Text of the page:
CNN Indian of the year award:
This particular award of the channel award is the most prestigious, credible and biggest awards of recognition in Indian media . These awards celebrate, honor, & recognize Indians who have some contribution to building brand India in our country and strengthening Indian society.
Rajdeep Sardesai, Editor-in-Chief, IBN18 Network said, "In past three years CNN-IBNIndianofthe Yearawardshave evolved to a significant stature, recognizing the outstanding contributions of the Indians in various categories. This initiative is an attempt on our behalf to honour those who have shown promise and excellence in their respective fields. The immense success of the initiative last year, including participation by some of the country's most distinguished citizens, has raised the bar for this initiative. We are looking forward to a great show this year as well."
Anchors an Reporters:
The faces of CNN are what add credibility to the channel. These anchors are connected with the viewers on blogs, twitter, face book and through chat. The line up at CNN IBN is of journalists and hard core news reporters. This is in tune with their brand values and mission. Some of the popular faces which add loyalty to the channel are:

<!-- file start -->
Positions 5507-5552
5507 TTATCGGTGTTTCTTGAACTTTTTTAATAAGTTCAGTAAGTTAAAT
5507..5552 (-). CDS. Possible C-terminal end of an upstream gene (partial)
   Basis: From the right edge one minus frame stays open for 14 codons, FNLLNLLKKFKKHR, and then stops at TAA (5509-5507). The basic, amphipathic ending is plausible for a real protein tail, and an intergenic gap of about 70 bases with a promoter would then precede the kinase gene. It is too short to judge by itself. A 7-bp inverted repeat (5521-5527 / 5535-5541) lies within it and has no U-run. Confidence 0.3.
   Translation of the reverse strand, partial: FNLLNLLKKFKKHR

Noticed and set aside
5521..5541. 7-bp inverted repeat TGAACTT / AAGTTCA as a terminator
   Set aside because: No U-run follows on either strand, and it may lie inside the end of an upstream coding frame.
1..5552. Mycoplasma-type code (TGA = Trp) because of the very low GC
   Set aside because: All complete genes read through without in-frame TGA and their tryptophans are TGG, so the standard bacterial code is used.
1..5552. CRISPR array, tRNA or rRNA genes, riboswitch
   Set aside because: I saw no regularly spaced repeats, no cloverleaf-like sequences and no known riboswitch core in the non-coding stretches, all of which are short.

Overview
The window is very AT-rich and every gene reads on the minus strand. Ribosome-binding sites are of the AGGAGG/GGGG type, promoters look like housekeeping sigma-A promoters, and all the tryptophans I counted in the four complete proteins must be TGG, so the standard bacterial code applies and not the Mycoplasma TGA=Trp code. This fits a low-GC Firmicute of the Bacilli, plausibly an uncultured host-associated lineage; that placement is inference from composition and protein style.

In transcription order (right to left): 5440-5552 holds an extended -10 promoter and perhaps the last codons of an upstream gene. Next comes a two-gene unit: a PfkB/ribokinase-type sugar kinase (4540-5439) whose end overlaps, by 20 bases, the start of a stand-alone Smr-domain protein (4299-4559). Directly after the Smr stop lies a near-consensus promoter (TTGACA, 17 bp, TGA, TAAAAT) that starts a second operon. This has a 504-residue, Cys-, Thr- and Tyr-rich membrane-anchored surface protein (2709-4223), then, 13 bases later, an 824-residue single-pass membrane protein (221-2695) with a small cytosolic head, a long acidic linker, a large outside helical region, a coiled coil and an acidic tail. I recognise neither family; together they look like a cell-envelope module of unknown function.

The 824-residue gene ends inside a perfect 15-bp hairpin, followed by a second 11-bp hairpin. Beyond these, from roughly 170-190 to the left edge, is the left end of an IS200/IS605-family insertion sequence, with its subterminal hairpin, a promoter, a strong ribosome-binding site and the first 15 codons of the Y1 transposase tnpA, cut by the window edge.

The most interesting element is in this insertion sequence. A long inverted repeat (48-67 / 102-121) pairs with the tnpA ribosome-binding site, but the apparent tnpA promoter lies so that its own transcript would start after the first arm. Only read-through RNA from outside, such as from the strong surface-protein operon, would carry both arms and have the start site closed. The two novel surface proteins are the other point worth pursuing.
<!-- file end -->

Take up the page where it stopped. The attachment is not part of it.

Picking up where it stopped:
Rajdeep Sardesai comes with 20 years of journalistic experience during which he has covered the biggest political stories in India. Prior to setting up his own channels, he was the Managing Editor of both NDTV 24X7 and NDTV India and was responsible for overseeing the news policy for both the channels. He has also worked withThe Times of Indiafor over five years and was the city editor of its Mumbai edition at the age of 26. During the last 20 years, he has covered major national and international stories, specialising in national politics. He has won numerous other awards for journalistic excellence, including the prestigious Padma Shri for journalism in 2008, the International Broadcasters Award for coverage of the 2002 Gujarat riots and the Ramnath Goenka Excellence in Journalism Award for 2007. He has won the Asian Television Award for talk show presentation and has been News Anchor of the year at the Indian Television Academy for six of the last seven years. He is presently the President of the Editors Guild of India. He has done his Masters and LLB from Oxford University and has also played cricket for the Oxford University team.